Meanwhile, the Shs25b Moroto Municipality Market, whose works started in 2018, was completed in 2020, however, vendors still operate under dilapidated structures.
The market was constructed under government’s Markets and Agriculture Trade Improvement programme (MATIP) with funding from government and the Arab Bank of Economic Development in Africa (BADEA).
The market, which was constructed by Ambitious Construction Limited, has a capacity of 4,000 traders and comprises shops, stalls, toilets, parking and rumps.
Mr Hajji Sebaduke, the Moroto Town clerk, said some parts of the market are not yet complete. He said it is also not known when the contractor will install the solar system, although it was not part of the initial plan. Mr John Wamuno, a vendor, decried theft outside the market.
“I wish the municipal council could allow traders to enter the facility then those remaining parts can be finished when traders are inside. I am one of those making losses to thieves. We need the market handed to us as Moroto Town has always been centre of Cholera during the rains, and we ought to operate in a clean environment,” he said.
Resettlement plans underway
The Tororo Central Market is among the markets that government under African Development Bank through Markets and Agricultural Improvement Programme constructed at a cost of Shs28 billion.
The market remains empty and vendors have held several protests expressing their disappointments over its delayed operationalisation.
Mr Justinian Niwagaba, the commissioner of Urban Administration in Ministry of Local Government, said meetings for the resettlement exercise are underway.
Tororo Municipal Council mayor John Opio called for transparency in the exercise.
Town clerk Paul Omoko disclosed that verification of the beneficiaries as well as cleaning of the vendors registers has been concluded with one complaint registered. Under the resettlement, vendors shall be required to pay monthly rent.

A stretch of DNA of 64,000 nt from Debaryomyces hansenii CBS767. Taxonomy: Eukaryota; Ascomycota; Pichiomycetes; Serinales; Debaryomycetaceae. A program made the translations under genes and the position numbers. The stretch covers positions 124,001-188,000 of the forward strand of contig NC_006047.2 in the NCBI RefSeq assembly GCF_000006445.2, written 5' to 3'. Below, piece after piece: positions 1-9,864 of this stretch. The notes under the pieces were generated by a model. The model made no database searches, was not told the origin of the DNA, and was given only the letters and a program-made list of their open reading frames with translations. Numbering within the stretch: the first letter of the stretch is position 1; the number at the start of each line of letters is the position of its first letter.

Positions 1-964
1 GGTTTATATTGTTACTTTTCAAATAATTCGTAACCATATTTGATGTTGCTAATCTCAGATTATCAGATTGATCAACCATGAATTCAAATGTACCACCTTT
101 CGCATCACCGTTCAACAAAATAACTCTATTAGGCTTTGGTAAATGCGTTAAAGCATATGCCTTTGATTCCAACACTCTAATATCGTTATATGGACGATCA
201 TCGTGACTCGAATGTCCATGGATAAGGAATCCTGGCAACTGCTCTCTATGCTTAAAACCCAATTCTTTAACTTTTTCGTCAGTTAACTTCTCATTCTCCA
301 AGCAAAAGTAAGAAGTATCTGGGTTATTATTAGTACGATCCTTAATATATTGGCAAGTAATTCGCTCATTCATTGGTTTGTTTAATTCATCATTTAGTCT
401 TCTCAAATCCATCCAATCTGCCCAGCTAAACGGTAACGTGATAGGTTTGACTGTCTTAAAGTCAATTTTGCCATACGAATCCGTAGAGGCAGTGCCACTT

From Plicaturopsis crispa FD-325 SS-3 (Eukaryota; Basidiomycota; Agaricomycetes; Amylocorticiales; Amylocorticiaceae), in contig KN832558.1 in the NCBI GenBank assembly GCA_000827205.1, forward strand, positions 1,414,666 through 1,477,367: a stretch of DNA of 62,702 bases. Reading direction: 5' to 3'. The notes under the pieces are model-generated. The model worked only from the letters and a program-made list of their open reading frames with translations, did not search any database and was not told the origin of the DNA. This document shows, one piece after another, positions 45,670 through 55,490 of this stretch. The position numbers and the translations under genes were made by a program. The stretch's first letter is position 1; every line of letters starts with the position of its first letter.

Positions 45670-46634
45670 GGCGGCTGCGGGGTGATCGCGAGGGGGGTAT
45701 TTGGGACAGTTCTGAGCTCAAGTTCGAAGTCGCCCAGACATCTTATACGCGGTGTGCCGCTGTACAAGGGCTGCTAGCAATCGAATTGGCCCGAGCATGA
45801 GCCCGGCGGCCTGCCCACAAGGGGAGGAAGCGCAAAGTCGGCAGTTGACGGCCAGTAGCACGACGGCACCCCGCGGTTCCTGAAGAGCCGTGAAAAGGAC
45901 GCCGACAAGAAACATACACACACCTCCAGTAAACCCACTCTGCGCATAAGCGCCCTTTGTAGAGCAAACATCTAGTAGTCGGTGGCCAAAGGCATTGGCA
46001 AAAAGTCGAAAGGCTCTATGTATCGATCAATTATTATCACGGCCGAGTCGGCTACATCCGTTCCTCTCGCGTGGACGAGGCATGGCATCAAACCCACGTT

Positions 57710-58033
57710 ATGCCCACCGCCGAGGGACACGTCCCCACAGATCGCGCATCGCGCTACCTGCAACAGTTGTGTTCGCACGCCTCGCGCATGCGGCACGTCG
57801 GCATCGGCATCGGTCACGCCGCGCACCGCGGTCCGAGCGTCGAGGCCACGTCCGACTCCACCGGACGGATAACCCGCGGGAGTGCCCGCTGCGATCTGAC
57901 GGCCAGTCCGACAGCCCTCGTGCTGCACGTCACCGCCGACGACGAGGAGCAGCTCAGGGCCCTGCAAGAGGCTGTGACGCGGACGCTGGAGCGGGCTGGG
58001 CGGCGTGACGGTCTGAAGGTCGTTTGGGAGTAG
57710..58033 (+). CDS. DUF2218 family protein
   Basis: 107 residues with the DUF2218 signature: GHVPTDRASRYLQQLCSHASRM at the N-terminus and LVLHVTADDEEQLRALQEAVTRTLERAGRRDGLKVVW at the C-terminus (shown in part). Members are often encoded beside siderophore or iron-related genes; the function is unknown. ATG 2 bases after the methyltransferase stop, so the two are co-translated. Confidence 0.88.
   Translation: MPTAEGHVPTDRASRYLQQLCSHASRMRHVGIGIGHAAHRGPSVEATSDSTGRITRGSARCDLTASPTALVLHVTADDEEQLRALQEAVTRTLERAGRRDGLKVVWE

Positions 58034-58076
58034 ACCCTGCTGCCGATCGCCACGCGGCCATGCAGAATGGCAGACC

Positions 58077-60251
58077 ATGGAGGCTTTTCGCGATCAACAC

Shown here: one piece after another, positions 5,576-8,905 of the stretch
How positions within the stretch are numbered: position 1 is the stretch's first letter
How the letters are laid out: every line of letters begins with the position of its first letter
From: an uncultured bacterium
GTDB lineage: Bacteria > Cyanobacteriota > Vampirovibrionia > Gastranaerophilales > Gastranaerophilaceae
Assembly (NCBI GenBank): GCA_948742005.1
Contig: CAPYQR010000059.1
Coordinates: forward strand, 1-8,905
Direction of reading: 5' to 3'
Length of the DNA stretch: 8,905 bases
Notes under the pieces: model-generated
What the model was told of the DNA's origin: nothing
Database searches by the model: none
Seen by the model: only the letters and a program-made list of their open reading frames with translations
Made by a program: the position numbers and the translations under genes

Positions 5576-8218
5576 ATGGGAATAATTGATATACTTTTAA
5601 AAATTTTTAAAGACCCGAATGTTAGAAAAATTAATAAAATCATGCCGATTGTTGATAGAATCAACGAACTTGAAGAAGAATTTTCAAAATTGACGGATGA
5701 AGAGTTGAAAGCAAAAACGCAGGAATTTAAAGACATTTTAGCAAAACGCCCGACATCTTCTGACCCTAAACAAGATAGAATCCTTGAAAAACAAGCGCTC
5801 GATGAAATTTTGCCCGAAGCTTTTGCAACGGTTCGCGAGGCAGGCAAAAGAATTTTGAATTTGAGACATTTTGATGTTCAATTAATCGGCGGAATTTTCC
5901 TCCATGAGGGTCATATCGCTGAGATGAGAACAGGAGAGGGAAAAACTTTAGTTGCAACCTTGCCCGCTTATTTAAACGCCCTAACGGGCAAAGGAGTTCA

In Kasese, vendors are still operating at Rwenzori Square Gardens, a place where they were relocated in 2018 when the construction of Kasese Central Market started. It was constructed by China New Era at Shs14.9b, with funds from African Development Bank.
The Resident District Commissioner, Lt Joe Walusimbi, said the market would be occupied this month.
The Permanent Secretary in the Ministry of Local Government Geoffrey JJ Ettedu said the process to occupy the market has started with verification.
He said ministry has organised a team of technical officers to oversee the exercise.
Mr Elevest Muhindo, a vendor dealing in clothes, said they are not sure whether they will occupy the market.
Vendors’ Association Secretary Alexander Mukara said the new market has 788 stalls yet 1,113 vendors need space.
Poor lighting forces vendors out
For nearly two years, Gulu police have been battling with vendors to clear them off the streets. Daily Monitor established that electricity at the facility has since been off, forcing vendors onto the streets.
Ms Nighty Aromo, a matooke vendor, said beyond 4pm, buyers fear to reach their stalls because of darkness.
“It has been very unfavourable to us because of the lack of electricity. At least by the roadside, one makes more money in a short time than sitting inside the market the whole day,” Ms Aromo said.
Mr Patrick Omaya, the market vendors’ chairperson, said they were also forced to close the toilet facilities at the market due to lack of water.
“You can imagine water and power are very key but you find that they have been missing, although they are being rectified. Many traders have been forced to leave the market and relocate,” Mr Omaya said. The market has 2,800 traders.